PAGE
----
Toward the end of the RuPaul’s Drag Race All Stars 2 finale on Thursday night, the drag queen who goes by the name Katya Zamolodchikova explained why she deserved to win the show’s crown: “I’m the complex female character.”

It was a typically hilarious line for Drag Race, which over eight years has joyfully deconstructed the cliches of reality TV and gender performance while also highlighting the humanity beneath the costumes. Katya’s humanity showed through more than most, with a two-season arc about how she battled anxiety to try and inject more confidence into her persona of a crazed-but-brilliant, intermittently Russian oddball. Her performances could frequently stun; she became a Satan-worshipping socialite one week, a tracksuited Tilda Swinton another. Yet it was her quippy, self-deprecating camera confessionals that really propelled the 34-year-old into being the clear fan favorite by season’s end.

But RuPaul Charles crowned a simpler female character as All  Stars champion—the 31-year-old who performs as Alaska Thunderfuck 5000. Speaking in a hissing monotone evoking a cybernetic Paris Hilton, claiming to be an alien from the planet Glamtron, she’s purposefully one-dimensional, a nails-sharp parody of shallowness. When asked to invent and market a product, she came up with $100 rolls of body tape; her signature song is called “Your Makeup Is Terrible.” But Alaska can break character, too, with season highlights including a deranged Bette Davis, a filthy Mae West, and a life-sized, pissed-off doll. By the end, her win/loss ratio easily beat any other contestant’s, yet her determination to dominate was so intense that she had an ugly meltdown in the one week she lost a challenge.

Alaska’s victory, though, represented more than simply a job well done—it was coronation for the RuPaul’s Drag Race phenomenon itself. On stage in the finale, she advocated for herself by reciting catchphrases from previous seasons and calling herself the show’s No. 1 fan. She probably is. Alaska once was an underdog, having auditioned for every Drag Race season until finally getting cast  in the fifth installment—right after her then-boyfriend, the drag queen Sharon Needles, had been crowned winner in Season 4. She entered All Stars 2 as the odds-on favorite to win, having become a staple in the live-show and web-video ecosystem where the Drag Race cult congregates. Now, her destiny has been fulfilled—to mixed reaction in the fandom she rose from, a fandom that embodies the tensions inherent when self-expression becomes a competition.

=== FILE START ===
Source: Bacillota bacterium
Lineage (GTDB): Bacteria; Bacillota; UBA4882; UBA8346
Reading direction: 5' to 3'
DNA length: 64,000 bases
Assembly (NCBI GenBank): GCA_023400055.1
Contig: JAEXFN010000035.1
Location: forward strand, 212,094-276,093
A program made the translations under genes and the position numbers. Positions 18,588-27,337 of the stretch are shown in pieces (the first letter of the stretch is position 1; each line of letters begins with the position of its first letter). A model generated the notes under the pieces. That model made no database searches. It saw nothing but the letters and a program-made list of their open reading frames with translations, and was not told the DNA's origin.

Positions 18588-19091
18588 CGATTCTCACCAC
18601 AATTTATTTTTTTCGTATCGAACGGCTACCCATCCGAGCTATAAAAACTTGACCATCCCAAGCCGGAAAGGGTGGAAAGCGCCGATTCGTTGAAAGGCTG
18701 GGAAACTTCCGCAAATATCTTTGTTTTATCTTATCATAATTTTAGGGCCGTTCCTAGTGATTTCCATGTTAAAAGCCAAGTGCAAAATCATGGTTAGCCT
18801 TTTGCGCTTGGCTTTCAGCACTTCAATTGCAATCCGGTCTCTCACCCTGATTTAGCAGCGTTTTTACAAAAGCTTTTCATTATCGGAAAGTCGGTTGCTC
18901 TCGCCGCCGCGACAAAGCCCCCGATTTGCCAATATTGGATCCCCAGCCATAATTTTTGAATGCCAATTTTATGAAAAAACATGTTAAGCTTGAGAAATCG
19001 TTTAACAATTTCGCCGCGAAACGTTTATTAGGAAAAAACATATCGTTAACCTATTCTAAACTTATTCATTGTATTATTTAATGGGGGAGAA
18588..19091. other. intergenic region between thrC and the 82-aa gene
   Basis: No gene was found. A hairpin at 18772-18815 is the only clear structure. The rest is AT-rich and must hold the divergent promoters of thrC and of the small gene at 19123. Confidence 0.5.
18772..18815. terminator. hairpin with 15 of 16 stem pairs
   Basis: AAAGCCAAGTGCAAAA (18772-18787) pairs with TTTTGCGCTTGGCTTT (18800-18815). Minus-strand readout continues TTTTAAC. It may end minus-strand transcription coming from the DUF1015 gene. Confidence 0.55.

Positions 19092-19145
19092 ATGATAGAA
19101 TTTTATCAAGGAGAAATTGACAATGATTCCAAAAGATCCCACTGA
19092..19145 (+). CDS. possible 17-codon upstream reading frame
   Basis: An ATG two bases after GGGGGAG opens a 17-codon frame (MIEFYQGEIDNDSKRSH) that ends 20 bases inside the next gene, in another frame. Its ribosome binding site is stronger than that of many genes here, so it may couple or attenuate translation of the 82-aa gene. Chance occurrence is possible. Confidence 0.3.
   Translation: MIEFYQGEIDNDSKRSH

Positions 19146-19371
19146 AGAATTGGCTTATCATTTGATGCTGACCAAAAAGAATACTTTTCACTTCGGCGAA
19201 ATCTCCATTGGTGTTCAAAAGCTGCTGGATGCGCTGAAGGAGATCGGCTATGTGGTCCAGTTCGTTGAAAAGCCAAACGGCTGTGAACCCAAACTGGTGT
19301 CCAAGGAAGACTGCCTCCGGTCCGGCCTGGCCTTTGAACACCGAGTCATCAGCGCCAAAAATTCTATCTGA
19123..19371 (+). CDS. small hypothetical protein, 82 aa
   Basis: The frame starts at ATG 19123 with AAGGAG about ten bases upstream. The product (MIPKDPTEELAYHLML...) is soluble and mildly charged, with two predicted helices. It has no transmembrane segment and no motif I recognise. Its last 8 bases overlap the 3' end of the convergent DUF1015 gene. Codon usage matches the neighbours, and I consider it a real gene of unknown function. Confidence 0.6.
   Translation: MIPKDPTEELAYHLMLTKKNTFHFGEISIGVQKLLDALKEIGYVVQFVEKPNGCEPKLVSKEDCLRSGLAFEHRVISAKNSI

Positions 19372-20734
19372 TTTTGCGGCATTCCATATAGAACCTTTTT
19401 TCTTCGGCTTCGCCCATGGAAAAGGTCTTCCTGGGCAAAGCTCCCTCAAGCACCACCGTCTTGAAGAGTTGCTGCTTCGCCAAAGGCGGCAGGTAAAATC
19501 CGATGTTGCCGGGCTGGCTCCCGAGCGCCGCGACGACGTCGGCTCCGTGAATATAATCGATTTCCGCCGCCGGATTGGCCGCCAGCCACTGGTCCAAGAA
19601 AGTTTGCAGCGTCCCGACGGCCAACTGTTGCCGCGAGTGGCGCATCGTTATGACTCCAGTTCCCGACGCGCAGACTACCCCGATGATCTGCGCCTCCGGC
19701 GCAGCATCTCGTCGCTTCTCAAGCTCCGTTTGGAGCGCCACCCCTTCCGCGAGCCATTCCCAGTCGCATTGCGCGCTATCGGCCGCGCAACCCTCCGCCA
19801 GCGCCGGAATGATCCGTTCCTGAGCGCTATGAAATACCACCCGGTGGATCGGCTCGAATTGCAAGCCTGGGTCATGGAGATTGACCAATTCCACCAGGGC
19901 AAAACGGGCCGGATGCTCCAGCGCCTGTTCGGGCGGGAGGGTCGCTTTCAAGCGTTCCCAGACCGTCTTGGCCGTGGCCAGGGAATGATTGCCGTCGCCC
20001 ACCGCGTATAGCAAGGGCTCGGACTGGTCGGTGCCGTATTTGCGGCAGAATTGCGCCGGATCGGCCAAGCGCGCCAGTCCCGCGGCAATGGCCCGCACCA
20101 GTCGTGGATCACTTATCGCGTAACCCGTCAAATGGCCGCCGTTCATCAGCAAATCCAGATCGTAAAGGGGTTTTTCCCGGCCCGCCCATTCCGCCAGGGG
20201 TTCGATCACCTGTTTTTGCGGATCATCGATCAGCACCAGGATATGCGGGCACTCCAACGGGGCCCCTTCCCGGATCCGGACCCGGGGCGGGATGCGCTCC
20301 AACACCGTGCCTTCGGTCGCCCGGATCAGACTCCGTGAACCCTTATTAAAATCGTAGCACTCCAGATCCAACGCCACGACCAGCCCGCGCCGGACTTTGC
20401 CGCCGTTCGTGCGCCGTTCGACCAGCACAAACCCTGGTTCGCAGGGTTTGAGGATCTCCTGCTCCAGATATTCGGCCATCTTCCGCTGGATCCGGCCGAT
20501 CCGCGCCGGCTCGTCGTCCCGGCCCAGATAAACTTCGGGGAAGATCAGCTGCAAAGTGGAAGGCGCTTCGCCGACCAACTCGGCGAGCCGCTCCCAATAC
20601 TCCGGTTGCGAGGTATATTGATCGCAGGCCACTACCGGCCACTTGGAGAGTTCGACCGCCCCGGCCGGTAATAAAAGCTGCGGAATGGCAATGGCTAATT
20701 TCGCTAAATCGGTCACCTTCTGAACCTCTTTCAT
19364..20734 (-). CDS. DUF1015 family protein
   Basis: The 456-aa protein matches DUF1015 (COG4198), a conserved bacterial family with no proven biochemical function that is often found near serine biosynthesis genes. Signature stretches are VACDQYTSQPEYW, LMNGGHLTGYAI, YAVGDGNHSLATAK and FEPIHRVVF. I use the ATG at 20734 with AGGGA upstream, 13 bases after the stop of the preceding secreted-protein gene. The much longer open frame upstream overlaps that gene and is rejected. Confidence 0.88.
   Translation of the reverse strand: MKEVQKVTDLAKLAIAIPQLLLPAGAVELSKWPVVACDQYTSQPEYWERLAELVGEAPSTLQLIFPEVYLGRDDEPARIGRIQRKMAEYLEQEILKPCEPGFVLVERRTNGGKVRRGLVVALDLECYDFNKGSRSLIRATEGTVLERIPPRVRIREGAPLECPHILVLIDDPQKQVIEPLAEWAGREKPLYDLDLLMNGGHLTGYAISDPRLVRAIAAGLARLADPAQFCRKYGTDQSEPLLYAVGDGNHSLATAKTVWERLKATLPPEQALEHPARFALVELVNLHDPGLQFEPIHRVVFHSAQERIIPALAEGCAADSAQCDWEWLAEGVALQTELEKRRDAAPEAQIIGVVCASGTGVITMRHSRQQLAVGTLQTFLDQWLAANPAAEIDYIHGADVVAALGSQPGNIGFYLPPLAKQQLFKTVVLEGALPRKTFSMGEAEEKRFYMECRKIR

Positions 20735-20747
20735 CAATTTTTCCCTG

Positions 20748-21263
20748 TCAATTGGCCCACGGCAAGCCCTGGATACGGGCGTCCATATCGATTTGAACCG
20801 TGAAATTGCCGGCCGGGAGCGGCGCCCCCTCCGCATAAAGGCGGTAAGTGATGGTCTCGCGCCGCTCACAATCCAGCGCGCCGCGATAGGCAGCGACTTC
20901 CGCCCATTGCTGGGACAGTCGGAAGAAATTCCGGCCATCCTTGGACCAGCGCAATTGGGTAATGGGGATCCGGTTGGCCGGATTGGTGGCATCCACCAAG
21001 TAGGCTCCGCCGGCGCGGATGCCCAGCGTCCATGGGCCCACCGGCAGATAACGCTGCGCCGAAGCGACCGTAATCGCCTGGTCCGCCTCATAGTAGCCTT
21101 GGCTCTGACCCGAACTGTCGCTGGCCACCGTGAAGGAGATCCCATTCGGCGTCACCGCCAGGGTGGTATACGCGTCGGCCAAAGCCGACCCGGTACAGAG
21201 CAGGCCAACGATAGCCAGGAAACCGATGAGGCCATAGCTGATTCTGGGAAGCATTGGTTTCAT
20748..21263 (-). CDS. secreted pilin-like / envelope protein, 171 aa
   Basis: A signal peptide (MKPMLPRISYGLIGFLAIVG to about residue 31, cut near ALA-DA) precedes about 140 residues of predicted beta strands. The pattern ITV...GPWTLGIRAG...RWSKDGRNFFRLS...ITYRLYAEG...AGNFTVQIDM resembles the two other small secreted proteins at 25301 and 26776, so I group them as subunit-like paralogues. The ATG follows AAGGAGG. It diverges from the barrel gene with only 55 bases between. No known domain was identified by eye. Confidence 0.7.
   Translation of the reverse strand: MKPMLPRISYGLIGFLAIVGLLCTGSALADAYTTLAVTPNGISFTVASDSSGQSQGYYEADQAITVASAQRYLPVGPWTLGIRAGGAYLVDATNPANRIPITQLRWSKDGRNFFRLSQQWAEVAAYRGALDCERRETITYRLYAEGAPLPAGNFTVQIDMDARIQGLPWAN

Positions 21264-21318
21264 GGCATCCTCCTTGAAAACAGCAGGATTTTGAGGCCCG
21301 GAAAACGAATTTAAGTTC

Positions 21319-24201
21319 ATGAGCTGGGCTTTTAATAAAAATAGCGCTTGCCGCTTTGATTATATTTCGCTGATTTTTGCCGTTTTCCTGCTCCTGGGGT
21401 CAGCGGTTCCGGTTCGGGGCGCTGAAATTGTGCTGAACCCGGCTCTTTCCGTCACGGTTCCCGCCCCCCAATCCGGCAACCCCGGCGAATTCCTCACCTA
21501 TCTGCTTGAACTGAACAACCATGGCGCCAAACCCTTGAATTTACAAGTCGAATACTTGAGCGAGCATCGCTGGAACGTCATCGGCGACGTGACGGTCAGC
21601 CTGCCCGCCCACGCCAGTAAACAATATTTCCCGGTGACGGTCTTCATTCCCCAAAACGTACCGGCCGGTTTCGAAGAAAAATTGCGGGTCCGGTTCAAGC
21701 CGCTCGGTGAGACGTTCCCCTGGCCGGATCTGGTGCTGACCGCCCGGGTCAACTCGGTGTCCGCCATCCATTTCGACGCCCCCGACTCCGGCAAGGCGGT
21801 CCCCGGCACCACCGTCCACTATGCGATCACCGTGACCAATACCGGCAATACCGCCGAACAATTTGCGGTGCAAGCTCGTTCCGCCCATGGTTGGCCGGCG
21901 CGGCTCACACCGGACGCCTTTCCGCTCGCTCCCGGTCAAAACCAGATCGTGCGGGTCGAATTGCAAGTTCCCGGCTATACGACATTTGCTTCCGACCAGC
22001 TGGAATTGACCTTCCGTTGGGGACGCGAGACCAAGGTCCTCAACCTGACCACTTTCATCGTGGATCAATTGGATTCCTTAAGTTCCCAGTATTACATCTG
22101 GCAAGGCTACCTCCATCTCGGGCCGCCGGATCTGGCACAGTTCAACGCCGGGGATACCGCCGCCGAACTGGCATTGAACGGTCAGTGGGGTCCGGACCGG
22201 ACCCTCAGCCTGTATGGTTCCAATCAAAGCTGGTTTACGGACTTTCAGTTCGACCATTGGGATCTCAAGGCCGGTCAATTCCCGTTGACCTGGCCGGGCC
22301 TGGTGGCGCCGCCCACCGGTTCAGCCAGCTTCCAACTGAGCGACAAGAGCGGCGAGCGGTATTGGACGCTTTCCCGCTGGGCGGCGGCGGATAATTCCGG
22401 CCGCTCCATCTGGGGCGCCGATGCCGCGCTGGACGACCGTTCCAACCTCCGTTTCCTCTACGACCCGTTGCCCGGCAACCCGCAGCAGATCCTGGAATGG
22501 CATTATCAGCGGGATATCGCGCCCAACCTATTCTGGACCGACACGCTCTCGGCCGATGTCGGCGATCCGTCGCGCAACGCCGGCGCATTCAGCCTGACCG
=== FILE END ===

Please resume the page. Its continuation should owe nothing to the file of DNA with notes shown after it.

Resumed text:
The entire All Stars 2 season was a testament to the vibrancy of that fandom. In reuniting popular runners up from the show’s history, it invited viewers and contestants alike to laugh together at inside jokes calling back to previous seasons. The production side seemed less hidden this time around, with open references from the queens to the editing and publicity process. And a rule change that had the contestants, not the judges, choosing each week’s loser added social-media-baiting intrigue.

But the convivial, friendly-sleepover vibe of the whole affair was tested a few times: once when the fan-beloved Adore Delano quit after receiving harsh comments on her outfits, again when the ever-catty Phi Phi O’Hara took to social media after her elimination to say she’d been portrayed unfairly on the show, and once more when three of the final four contestants were the same clique that had made the final four years earlier. Drag Race presents itself as creating a family for misfits and outcasts, but it’s become such an institution that it’s creating insider/outsider dynamics of its own—and this season was, unmistakably, for the insiders.

The irony, though, in that crowning its ultimate fan as champion, the show has ruffled the fandom. The mood on the show’s dedicated Subreddit today is quite grim, writeups are noting the Alaska backlash, and when I checked Wikipedia this morning Katya’s entry had been edited to say she “was robbed” on All Stars. It’s a weird charge given how well Alaska performed, but the beauty of Drag Race is that the artform it concerns has no rules—it often feels as though the queens are competing to just be the most interesting person on screen. Alaska’s wasn’t that; in the finale, she even confessed to tamping down her personality so as to focus on winning. She also took dings to her likability by sending home well-performing rivals instead of underperforming friends—a gamble for her reputation that paid off with a $125,000 prize.

Today brings another example of her savviness, with Alaska capitalizing on her success by releasing a new album packed, primarily, with droll lyrics about Drag Race.  It should be a hit in the community, both because of and in spite of the fact that it’s reflecting what’s already there. It’ll be up to the more complex characters to bring something new in.